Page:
Mayor Garcetti Launches LADWP Earthquake Resistant Water Pipe Installation Adjacent to Northridge Hospital, Epicenter of 1994 Quake
Seismic Upgrade to Improve Water Reliability to Critical Medical Facility and Surrounding Community
|LOS ANGELES (January 16, 2015)–On the eve of the 21st anniversary of the 1994 Northridge Earthquake, Los Angeles Mayor Eric Garcetti and officials of the Los Angeles Department of Water and Power (LADWP) and Northridge Hospital Medical Center today announced the installation of approximately 6,500 feet of high-tech Earthquake Resistant Ductile Iron Pipe (ERDIP) on streets surrounding the Northridge Hospital Medical Facility. The ERDIP installation is part of an LADWP pilot project that adheres to the Mayor’s Resilience Plan and only the third ERDIP project in the entire United States. The pipe’s innovative, segmented design provides flexibility that allows up to one percent axial movement and up to eight degrees rotation to deal with the strains associated with earthquakes, landslides, and temperature changes. Forces exceeding one percent of the pipe length cause a locking mechanism to activate to keep pipe joints from pulling apart.
“We are standing at the epicenter of the Northridge earthquake to usher in a new era of resiliency for our city and install 6,500 feet of earthquake resistant piping to protect our water supply in the event of an earthquake,” said Mayor Eric Garcetti. “Under my earthquake plan for Los Angeles, we are no longer waiting for an earthquake to jolt us into action – we are being proactive and taking action today. My plan will fortify our water supply, retrofit our most vulnerable buildings, and secure our communications infrastructure to save lives and our economy after the next big earthquake in Los Angeles.”
“There is no life without water, and access to clean, potable water after a major earthquake will make the critical difference in how many lives are saved and how quickly our City rebounds,” said Councilmember Mitchell Englander, 12th District. “I can think of no more appropriate place than Northridge Hospital to ensure this vital access to clean, safe water is secured.”
The water distribution mains in this area were already targeted for replacement, but the added enhancement of the ERDIP will greatly benefit the medical center and the surrounding neighborhood by providing a more reliable network for clean drinking water and firefighting capability in the event of another major earthquake.
“The hospital relies on the City of Los Angeles and LADWP to secure its access to water and electricity”, says Saliba Salo, President/CEO of Dignity Health Northridge Hospital. “We are thrilled that our site was purposely selected as an important community asset. After all, as we saw during the Northridge earthquake, during a crisis, the community will look to us for urgent medical needs and we need to be able to provide the basics such as water and electricity. “
Work will take place on Reseda Boulevard from Roscoe to Strathern; Etiwanda Avenue from Roscoe to Strathern; Cantara Street from Reseda to Etiwanda; and Strathern Street from Reseda to Etiwanda. Construction began in October 2014 and work is expected to be completed in December 2015.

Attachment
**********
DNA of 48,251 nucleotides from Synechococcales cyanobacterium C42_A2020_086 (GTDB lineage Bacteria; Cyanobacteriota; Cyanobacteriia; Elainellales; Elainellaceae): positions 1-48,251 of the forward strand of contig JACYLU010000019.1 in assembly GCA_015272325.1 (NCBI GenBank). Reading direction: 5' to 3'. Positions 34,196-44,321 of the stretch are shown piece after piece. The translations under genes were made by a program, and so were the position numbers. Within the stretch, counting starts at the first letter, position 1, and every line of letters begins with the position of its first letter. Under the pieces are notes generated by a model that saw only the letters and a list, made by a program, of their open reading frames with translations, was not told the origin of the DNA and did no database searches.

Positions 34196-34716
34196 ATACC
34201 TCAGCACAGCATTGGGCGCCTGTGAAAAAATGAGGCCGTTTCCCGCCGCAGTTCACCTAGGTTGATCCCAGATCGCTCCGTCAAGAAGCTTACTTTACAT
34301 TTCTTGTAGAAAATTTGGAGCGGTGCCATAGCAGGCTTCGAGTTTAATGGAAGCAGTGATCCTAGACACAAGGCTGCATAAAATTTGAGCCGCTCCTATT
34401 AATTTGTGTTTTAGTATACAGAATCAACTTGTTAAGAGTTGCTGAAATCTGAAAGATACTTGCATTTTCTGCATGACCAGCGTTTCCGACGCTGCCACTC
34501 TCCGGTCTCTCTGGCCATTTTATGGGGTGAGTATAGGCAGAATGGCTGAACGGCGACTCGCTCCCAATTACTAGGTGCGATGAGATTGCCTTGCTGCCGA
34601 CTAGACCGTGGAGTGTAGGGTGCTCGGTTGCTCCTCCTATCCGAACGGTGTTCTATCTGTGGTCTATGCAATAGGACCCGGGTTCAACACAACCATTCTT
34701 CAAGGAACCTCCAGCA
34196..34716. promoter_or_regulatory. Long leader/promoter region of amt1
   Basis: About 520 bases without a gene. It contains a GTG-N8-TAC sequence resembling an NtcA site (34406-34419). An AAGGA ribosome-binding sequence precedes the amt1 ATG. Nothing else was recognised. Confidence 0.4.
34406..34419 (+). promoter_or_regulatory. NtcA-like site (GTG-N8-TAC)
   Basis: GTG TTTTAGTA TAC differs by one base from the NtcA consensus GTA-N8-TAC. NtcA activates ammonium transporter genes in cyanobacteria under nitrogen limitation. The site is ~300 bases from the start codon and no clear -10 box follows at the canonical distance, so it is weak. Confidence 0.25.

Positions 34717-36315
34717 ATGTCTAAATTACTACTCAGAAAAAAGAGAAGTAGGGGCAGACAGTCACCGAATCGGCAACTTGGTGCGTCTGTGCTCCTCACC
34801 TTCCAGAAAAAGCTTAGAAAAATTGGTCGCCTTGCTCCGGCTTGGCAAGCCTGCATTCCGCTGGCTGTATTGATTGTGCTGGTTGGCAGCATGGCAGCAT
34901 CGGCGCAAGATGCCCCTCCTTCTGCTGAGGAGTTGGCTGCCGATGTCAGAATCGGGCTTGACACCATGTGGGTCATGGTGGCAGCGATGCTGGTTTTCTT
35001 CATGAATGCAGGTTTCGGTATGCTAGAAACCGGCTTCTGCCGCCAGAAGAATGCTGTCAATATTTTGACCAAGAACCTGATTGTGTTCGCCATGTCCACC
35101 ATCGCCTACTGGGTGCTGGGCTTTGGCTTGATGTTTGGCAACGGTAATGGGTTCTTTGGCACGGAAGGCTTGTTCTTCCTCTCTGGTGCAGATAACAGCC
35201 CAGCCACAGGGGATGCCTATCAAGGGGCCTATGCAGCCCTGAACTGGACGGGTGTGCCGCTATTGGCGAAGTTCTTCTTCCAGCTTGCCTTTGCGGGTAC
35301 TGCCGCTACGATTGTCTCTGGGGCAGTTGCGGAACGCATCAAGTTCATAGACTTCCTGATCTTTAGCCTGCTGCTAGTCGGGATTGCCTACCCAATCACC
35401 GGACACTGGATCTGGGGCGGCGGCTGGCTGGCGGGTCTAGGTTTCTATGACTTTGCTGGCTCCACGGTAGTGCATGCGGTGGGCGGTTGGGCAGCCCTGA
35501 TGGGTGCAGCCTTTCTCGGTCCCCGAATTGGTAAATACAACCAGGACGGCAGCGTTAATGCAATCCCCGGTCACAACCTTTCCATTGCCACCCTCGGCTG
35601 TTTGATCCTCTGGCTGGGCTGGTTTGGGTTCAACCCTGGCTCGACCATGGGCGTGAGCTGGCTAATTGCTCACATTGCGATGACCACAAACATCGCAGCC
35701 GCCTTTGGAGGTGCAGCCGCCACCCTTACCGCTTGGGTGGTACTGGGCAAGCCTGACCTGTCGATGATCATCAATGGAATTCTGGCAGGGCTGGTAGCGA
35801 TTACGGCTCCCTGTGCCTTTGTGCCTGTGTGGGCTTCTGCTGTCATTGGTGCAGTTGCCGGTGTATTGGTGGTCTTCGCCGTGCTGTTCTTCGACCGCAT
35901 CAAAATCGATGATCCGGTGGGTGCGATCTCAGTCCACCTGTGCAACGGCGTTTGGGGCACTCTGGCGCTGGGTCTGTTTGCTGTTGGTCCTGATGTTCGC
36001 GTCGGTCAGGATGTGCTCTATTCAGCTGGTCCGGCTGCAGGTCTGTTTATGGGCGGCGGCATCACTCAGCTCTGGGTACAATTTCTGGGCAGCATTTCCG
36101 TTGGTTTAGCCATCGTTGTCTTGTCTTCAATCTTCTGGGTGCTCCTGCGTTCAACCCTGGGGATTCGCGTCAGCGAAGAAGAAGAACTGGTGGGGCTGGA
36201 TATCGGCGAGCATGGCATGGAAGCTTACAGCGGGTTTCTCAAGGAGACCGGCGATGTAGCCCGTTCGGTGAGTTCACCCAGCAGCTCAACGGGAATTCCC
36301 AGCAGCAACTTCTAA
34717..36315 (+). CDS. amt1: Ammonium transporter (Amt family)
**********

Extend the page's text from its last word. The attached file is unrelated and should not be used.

“The main purpose of this project is to improve seismic reliability in the water distribution system, replace aging infrastructure, improve water quality, and train LADWP crews in the installation of this pipe,” said Joe Castruita, LADWP Head of Water Distribution. “LADWP will begin construction on three more pilot projects this year at strategic sites critical to the reliability of the city’s overall water system.”
The ERDIP is manufactured by the Kubota Corporation of Japan and has a slightly higher cost than the standard pipe that LADWP uses. The Department needs to ensure that replacement program is cost effective while replacing deteriorating pipes and improving seismic resilience. As it would be cost prohibitive to replace all 7,200 miles of pipe in the water system with ERDIP, the Department will focus ERDIP construction on sites that have been deemed critical to the function of the entire water system in the event of another major earthquake.
The estimated overall project cost for all five pilot project sites is approximately $10 million. The Northridge Hospital site has an estimated overall project cost of $5.2 million. LADWP’s first pilot site was completed in spring 2013 on Contour Drive in Sherman Oaks, a residential area south of Ventura Boulevard in the San Fernando Valley with 1,750 feet of 6-inch diameter ERDIP installed.
The three additional pilot sites will break ground later this year in the Harbor District on 94th Street, the Central District on Temple Street at Figueroa, and the Western District on Coliseum Street, between Genesee and Carmona. Placement of ERDIP in these critical areas will increase their resiliency in the event of an earthquake, allowing LADWP crews to focus on smaller pipe repairs that will not be as time consuming. This will help speed up water restoration to residents at a critical time.
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